This May I found myself on a newly formed Engineering team: CoreUX, a group focused on defining and maintaining the experience of Hootsuite’s users and the front-end tools we use. Our team started out as 12 people working on multiple projects, and we’ve nearly doubled in size since. The team is a mix of old and new employees – some of us hardly knew each other. We needed to find a way to bond quickly and stay connected as a team.
Challenge: How do we Stay Connected?
As the only permanent management-type on this newly-formed team, I was looking to solve some of the problems we faced in our infancy:
- How do we quickly bond as a group?
- How do we get to know each other?
- How do we keep abreast of what the rest of the team is working on?
- How do we learn about the new tools and practices coming from other projects?
- How do we learn to maintain what we jointly own but may not yet have worked on?
Some of these challenges were solved by getting together after hours and drinking too much. Others required a different approach.
Solution: Show and Tell
The idea we came up with was to do demos to each other on a weekly basis, literally a show and tell for (mostly) grownup engineers. As an engineering organization practicing SCRUM we do demos already, to product owners at sprint-end and of completed/released work at our all-hands meetings, so the idea wasn’t entirely novel. Unlike the other demos, our team show and tell is much less formal, where team members can show or talk about work that might not yet be finished, or even started. We do our demos at the end of the day at the end of the week and we almost always have beer on hand, brought in by a different volunteer each week. The agenda for our demos is crowd-sourced, as in team members sign themselves up to share.
How Show and Tell Keeps us Connected
We’ve been doing our team demos weekly for five months running now and they’ve been great for us. It’s working and here’s why:
We Learn From Each Other
As engineers, we tend to get pretty heads-down stuck into what we’re working on. As such, it’s great to see what the other project groups are doing. New tools and new techniques are often shared, broadening the knowledge of the team at large. It’s particularly important for those currently working on maintenance projects to see how new features are supposed to work and to know who to go to for what.
Feedback: Giving and Receiving
Showing off your work to the group is a great way to get feedback on what you’re working on, especially when projects are just getting started. Leveraging the wisdom of the rest of the team leads to improved designs and to catching gotchas early.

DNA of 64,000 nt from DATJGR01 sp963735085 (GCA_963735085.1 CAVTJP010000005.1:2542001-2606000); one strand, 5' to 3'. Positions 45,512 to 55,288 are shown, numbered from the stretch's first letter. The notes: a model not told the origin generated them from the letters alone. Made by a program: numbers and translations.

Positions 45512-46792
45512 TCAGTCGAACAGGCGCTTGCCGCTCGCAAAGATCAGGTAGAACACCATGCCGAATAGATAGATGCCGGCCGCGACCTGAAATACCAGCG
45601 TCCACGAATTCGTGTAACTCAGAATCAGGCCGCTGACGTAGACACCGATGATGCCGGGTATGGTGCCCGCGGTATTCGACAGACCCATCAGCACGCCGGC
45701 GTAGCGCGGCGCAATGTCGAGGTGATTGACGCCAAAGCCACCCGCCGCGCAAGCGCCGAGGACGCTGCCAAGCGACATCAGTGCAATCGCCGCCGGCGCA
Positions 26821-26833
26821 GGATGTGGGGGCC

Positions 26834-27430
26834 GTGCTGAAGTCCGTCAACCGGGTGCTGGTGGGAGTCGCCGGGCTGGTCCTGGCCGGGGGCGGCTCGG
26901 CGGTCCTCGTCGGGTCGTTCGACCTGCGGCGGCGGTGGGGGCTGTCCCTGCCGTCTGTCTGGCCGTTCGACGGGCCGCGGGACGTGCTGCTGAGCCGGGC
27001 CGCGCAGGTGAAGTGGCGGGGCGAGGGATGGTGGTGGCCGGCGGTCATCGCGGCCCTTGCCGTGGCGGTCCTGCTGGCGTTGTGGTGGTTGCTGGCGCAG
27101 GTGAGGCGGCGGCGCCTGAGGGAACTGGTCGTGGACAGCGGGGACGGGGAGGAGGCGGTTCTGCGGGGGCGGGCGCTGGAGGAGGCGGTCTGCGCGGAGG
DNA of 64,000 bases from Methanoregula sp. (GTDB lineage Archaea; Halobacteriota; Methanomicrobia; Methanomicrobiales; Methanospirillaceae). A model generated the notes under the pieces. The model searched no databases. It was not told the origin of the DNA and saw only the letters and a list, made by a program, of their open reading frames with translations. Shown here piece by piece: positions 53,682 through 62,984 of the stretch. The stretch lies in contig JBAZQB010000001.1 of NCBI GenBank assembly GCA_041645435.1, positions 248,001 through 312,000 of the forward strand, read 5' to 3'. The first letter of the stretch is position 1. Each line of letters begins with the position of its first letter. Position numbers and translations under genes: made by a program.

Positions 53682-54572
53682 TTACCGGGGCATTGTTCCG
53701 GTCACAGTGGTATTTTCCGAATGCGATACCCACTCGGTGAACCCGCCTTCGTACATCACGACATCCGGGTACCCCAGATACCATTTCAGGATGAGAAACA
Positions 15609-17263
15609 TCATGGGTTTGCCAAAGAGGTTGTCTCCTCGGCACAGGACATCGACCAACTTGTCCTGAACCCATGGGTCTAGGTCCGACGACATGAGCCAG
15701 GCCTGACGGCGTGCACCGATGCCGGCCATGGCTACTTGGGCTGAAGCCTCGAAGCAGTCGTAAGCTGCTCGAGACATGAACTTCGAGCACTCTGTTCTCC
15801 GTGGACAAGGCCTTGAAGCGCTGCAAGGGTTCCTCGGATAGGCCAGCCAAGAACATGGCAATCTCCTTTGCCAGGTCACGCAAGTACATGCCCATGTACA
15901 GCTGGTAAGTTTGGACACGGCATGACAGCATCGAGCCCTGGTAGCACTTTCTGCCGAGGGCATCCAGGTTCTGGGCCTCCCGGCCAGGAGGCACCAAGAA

Our demos give everyone a chance to hone their presentation skills in an informal setting on a regular basis. In engineering, the ability to relay complex technical information quickly and effectively is incredibly valuable. We don’t just write code, we design, teach, troubleshoot, present, document, and discuss (argue), endeavours that benefit from being able to get a point across.
We Have Fun
Our demos are fun. We respect the presenter, but also make jokes and keep the atmosphere light-hearted. Getting together every week like this has helped us get to know each other better and has given birth to many a conversation that might not have seen the light of day. The presence of beer doesn’t hurt; sharing a drink is one of the oldest, culturally ubiquitous social practices in the world.
Our demos give us a platform to celebrate our successes as a team. We clap and cheer together after every demo. We award the CoreUX Trophy to the team member most judged worthy. The winner is nominated by a teammate, and it’s almost always clear who went the extra mile that week. It’s not a competitive thing, but just one more way to celebrate a job well done.
No Staff Meetings
I don’t know of many people that get excited by staff meetings, but sometimes you need to get the team together to break some news. We sneak announcements of this kind into our demos so as not to add another meeting to our busy schedules.
Has it All Been Rosy?
Not exactly. We did add a weekly meeting for a large group of people, which does take time away from project work. Engineers don’t tend to look favourably upon meetings, but in this instance the benefits outweigh the time cost and the team have bought in. It took us a while to find the least disruptive time to hold our demos, so as not to interrupt the flow of the team. We’ve settled on late in the afternoon, towards the end of the week.
I believe so. One encouraging sign is that almost every other engineering team at Hootsuite has replicated the concept and have their versions of team demos. Good ideas spread quickly here 🙂 As with everything we do at Hootsuite, we’ll keep iterating on how we do our team demos to get the most out of them. We’ll keep doing them for as long as they keep working for us.
Will it Scale?
Not in it’s current form, as forty people in a room showing and discussing their latest work will prove impractical. However, as we grow (and we’re definitely still growing), we’ll inevitably continue to split into more teams. These teams will iterate on the concept, and have their own versions of team demos.
I’d love your feedback on the concept of team demos, specifically if you’ve tried them and what has and hasn’t worked for you.
About the Author: Chris Richardson is an Engineering Lead on the CoreUX team. He writes code on the Customer Happiness team, manages a group of engineers, and guides the agile development process for CoreUX. Follow him on Twitter at @carichardson.